If you’re new to precious metal investing, silver can seem like a bit of a mystery. Everybody talks about gold and how it can protect you in a time of a crisis. But what about silver? Should you buy it? How much of it should you own? How does it stack up to gold?
You can buy a wide range of bullion products at Global Bullion Suppliers and we like to make sure our buyers know what they’re getting.
One of the most frequently asked questions from new bullion investors is which metal they should put their money into. The answer depends on your risk tolerance, how much money you have available to spend, and your portfolio.
#1 Risk Tolerance
Whereas gold is seen as a reliable safe haven in a crisis, silver is a slightly more speculative investment and has higher volatility than its more valuable cousin. Volatility is the measure of price changes in a period of time, or how rapidly prices rise and fall. Increased volatility can mean that prices both rise faster and fall faster, making it harder to rely on as a safe haven for your investments.
That doesn’t mean there’s no place for it in your portfolio. If an asset has a good outlook for long-term gains and you enjoy higher risk tolerance, you don’t need to be as worried about volatility. Investors with a high risk tolerance tend to be younger, have smaller portfolios, have more earning years left in their career, and have more potential earning growth. While personal preference also plays into your risk tolerance, the more time you have between now and spending your investments, the more risk you can safely assume.
With prices currently around $20 CAD, silver is by far the more affordable of your two options. For the average retail investor, it’s much more accessible. Why is this important? You can still buy fractions of an ounce of gold, so if you can only invest $100 a month instead of $1000, why does it matter which one you buy? The answer is that you typically save money by buying higher weights of either metal. Putting more ounces in a single transaction can save you on premiums. It’s an effective way to save when you buy silver bullion in Canada.
#3 Your Portfolio
Over-exposure to any one asset always increases your risks. Any negative trends in that sector will impact your net worth more heavily than if you had put your eggs into more baskets. You need a counter-balance to high-risk stocks and bonds whose returns are vulnerable to rising inflation. Precious metals provide the diversity your portfolio needs, and splitting your investments between the two can further spread out your risk and opportunities.
So who should own silver? Anyone can benefit from including this metal in their portfolio, but if you’re a risk-tolerant investor with less funds to invest whose portfolio mostly consists of stocks, you have a lot of reasons to buy silver bullion.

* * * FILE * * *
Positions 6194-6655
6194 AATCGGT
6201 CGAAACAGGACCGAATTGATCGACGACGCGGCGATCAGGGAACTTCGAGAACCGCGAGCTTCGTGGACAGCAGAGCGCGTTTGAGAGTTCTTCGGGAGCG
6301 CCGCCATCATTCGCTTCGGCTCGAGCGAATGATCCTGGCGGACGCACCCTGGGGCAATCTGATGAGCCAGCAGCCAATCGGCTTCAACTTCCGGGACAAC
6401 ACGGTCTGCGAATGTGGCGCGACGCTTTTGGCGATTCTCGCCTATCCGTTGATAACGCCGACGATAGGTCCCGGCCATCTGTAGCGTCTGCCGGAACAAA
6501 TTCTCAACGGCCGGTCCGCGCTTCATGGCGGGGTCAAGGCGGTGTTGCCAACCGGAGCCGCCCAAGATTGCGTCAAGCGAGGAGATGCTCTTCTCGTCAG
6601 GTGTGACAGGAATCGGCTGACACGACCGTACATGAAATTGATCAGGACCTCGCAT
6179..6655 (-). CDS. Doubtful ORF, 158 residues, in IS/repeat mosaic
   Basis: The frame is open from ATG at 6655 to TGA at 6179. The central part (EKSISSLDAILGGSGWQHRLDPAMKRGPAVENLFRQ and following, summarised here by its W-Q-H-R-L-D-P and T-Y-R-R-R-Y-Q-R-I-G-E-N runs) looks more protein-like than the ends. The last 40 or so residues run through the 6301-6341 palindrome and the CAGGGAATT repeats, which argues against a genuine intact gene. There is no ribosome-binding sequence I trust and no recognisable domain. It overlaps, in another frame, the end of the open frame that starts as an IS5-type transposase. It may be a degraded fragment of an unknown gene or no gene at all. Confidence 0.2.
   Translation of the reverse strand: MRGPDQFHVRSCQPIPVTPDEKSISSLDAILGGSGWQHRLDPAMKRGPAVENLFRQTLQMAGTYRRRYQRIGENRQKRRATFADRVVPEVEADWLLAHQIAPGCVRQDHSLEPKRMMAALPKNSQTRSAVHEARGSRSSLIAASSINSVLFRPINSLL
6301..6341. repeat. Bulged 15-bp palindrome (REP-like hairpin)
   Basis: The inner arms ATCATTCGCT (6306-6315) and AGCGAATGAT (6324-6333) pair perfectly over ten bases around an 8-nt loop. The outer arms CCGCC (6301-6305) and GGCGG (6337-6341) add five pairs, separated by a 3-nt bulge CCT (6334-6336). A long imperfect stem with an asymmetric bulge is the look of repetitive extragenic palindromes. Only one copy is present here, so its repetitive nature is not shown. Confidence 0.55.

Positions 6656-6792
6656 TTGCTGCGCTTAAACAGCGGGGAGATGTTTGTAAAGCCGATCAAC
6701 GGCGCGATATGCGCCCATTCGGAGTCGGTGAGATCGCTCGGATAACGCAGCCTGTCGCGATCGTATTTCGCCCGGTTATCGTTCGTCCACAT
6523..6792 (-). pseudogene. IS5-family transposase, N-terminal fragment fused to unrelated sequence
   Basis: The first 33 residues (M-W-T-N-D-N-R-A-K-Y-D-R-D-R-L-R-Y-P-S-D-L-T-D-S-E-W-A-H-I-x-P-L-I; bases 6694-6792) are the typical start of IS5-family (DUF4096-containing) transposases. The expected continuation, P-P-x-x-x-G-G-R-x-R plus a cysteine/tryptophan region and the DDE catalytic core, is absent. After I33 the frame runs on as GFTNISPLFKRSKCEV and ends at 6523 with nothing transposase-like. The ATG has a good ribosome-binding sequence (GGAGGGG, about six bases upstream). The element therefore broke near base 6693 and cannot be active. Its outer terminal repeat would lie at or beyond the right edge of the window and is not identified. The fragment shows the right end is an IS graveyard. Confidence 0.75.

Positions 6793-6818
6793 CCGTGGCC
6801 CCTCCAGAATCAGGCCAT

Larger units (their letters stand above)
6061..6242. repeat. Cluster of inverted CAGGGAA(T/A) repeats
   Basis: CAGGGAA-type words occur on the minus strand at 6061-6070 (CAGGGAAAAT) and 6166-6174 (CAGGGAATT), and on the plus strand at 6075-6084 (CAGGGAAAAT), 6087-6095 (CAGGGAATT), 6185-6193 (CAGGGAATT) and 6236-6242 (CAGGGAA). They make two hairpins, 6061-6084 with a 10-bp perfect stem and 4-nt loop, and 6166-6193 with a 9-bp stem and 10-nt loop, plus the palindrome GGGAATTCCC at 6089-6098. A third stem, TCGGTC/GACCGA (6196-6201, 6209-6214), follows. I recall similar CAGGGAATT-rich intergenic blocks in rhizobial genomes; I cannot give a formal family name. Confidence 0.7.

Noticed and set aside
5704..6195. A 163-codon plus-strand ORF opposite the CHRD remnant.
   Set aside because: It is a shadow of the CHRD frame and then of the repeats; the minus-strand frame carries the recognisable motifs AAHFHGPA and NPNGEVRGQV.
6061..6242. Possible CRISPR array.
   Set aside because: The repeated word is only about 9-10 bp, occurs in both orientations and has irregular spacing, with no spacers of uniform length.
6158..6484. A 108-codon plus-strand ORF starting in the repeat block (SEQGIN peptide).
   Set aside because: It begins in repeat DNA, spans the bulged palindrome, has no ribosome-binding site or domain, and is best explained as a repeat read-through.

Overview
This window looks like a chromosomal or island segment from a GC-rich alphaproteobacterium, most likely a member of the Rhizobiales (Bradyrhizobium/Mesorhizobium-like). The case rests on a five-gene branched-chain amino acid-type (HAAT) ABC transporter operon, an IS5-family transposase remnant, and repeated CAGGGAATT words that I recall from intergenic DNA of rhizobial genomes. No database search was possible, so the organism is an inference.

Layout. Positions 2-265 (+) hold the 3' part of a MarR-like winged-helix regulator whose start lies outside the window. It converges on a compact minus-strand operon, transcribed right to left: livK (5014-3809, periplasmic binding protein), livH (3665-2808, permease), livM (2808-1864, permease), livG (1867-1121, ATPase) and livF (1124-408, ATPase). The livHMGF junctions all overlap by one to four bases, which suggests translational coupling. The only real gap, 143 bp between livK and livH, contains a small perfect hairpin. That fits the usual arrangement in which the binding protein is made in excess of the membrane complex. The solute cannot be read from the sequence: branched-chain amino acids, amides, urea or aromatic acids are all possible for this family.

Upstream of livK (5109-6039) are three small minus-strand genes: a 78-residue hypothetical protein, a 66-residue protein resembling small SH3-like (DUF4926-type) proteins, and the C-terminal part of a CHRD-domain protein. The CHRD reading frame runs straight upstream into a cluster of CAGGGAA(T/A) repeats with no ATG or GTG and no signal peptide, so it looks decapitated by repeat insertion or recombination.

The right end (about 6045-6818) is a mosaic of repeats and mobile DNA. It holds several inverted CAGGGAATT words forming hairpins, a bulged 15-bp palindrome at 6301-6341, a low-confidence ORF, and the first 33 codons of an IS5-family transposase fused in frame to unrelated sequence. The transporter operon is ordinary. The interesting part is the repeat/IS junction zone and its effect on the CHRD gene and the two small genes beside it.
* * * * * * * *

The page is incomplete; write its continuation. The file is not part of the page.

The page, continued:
Any investor looking for both protection from major pullbacks in stocks and a big growth opportunity should look at silver before gold. Analysts consider silver to be undervalued compared to its more expensive counterpart, a conclusion drawn from looking at the gold/silver ratio.
In total, 10% of your portfolio should be in precious metals to sufficiently protect yourself against stock pullbacks, high inflation, and financial crises. That’s enough to provide a bulwark against crashing values in other markets without interfering with the growth potential provided by riskier financial products like equities.
Then you should consider how to divide that between the two most popular metals. The real amount of money you’re investing (rather than a percentage) can help you determine how to it should breakdown.
What are the best ways to get great deals on silver bullion in Canada? Know your way around the different forms in which you can buy precious metals. Refiners, mints, and suppliers place different premiums on coins, bars, and other forms that reflect their manufacturing costs, liquidity, and desirability.
The highest premiums are usually placed on minted coins produced by government mints. Coins tend to be of a higher quality, featuring unique designs and often security features that rounds and bars may lack.
Bars will give you high-purity bullion at a lower cost. The manufacturing costs are lower, so premiums are lower. Bars also come in higher weights, another way to reduce your per-ounce costs.
For those looking for a really cheap way to enter the market, you can buy junk silver in assorted bags. Junk silver refers to coins that have bullion content but no numismatic or collectible value. They are old circulated coins with silver content beyond their face value. Bullion content varies, but many Canadian coins are 80% silver.
Junk silver is an affordable way to own real precious metals while paying a low premium, and it makes a great entry point for anyone interested in investing in bullion.
There are many ways to invest in precious metals. Global Bullion Suppliers will help you get started at introducing bullion into your portfolio. Protect yourself from the unexpected; buy silver to prepare for stock market pullbacks, high inflation, and economic crises. It’s easy to get started.